Yar’Adua and the militants

ONGOING military operations by units of Nigeria’s Armed Forces to crush so-called Niger Delta militants in their established enclaves of crime must be viewed dispassionately. The legitimacy and inevitability of a military response to the challenge they pose to state authority, which in its true form and purpose embodies the core of a festering sore afflicting our national psyche, cannot be questioned. We remain a people trying to invent a contemporary state and nation. Yet, without creating a national society, this goal we have set for ourselves will not be attained. The process of national society formation is long, hard and difficult. Without discipline, security and the willingness by all to live within the bounds of law, our quest will not begin.

The comments of a number of well-respected individuals, associations, groups and political parties on President Yar’Adua’s decision to deploy soldiers to the Niger Delta to enforce national laws are disturbing. ‘Back to the basics’, do these commentators understand the essence of the philosophical category; the “state” and the concept “statehood?” It goes against reason that in a state, any state, there should be more than one arm bearing institution. It goes against common sense and value that there should be more than one army in any society. It is largely irrelevant, “if” or “whether” the militants in the Niger Delta attacked or did not attack anyone. The very fact that they possess such lethal weapons as automatic rifles, grenades, grenade launchers, GPMGs, anti-aircraft weapons, assault boats (etc), necessitates and legitimises a full blown military offensive against them.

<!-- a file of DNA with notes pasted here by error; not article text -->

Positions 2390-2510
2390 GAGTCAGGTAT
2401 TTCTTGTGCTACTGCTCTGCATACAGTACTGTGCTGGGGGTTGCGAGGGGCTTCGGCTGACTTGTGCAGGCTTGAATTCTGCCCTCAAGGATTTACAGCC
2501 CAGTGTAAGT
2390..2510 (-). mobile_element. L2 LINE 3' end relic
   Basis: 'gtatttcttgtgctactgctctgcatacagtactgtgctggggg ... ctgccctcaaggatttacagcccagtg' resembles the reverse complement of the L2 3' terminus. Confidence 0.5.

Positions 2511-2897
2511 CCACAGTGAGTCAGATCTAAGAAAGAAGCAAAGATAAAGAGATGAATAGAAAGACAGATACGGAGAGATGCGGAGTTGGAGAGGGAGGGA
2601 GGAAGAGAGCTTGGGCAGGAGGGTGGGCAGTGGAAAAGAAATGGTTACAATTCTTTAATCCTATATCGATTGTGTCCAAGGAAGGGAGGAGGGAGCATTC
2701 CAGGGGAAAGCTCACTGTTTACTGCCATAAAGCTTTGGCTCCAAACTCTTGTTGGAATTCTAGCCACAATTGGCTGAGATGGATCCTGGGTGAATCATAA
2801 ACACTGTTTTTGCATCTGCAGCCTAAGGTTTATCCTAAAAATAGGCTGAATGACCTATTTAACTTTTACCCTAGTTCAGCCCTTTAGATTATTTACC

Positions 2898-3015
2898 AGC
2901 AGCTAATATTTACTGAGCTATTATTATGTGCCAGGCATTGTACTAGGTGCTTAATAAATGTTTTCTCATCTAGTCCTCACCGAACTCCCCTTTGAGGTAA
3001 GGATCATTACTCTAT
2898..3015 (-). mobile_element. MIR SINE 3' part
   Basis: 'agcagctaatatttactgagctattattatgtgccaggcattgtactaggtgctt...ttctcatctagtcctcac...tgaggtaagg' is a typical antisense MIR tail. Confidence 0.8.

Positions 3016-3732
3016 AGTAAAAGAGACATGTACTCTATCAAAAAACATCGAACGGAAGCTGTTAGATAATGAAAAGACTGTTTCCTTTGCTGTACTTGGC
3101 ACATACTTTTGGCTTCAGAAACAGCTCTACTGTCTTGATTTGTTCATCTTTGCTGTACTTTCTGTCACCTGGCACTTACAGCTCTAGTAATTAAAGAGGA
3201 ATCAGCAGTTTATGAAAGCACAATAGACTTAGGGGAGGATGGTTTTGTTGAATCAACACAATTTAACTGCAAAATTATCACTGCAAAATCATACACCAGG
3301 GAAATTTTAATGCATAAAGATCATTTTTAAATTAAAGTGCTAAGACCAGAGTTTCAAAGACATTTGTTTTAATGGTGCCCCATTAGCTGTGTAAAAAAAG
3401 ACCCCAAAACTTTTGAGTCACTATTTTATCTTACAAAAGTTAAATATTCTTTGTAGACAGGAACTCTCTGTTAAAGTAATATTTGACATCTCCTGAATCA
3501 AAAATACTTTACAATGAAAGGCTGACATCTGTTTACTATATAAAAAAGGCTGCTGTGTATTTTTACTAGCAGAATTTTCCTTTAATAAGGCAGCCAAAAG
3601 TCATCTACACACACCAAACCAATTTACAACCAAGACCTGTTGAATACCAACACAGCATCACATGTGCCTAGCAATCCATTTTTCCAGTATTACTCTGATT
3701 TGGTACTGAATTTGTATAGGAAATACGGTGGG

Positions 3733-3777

Beyond this, by owning up to various acts of sabotage, kidnap and holding of hostages, wanton and deliberate killing of policemen, soldiers and other agents of the state, the so-called militants invited war upon themselves. To deny this, is to deny the obvious. You either live in a state or outside it. As a matter of first principle, once you live inside the national territory of a state, you must be bound by its laws. There cannot be criminal safe havens in the national territory of any state inhabited by battalions of armed killers and fugitives of justice, which agents of the state are barred from entering. On this, the statutes are explicitly clear. Outside the Armed Forces, any armed group resident in Nigeria is not only criminal, but may be said to be harbouring intentions to cause harm to, sabotage, wage war on, or overthrow the state. Or by some spatio-time miracle, have we been webbed in some 17th century fiction work of Robert Louis Stevenson?

It seems not a little surprising that the appropriate response of Nigeria’s President and Armed forces Commander-in-Chief to the dangerous and unwholesome situation we have found ourselves is being cynically interpreted. If anything at all, his response should have come earlier. It ought to be stronger. Gangrene is not cured by lavender water. Yes, in its supervision of military operations to rid the Niger Delta of criminal elements, the military High Command must be told in no uncertain terms to act professionally and avoid the indiscriminate killing of innocent civilians.

Yet, greater responsibility rests on community leaders and law-abiding citizens living in Niger Delta communities to prevent themselves from being used as human shields by criminal cults and groups, intent on avoiding being smashed by the long arm of justice. They must ask the criminals to stay away from their communities. If they feel sufficiently threatened by the criminals, community leaders in the Delta region must report the activities of these criminals to security agents. The state must protect such well-meaning community leaders and their communities. Only on the basis of an understanding that accelerated socio-economic development can and will occur in the Niger Delta if responsibilities are collectively shared, can security be guaranteed for all stakeholders in the region.

President Umaru Yar’Adua, the hour has come for you to show strength. You must not rescind your decision, no matter the pressure on you to do so. The Armed Forces must not be prevented from accomplishing its set tasks. If you hit the criminals in the creeks hard enough, those in the cities will understand that when they make you roll up your sleeve, they will find an iron fist.

from Guardian * Danisa is a doctoral student at the University of Trier, Germany.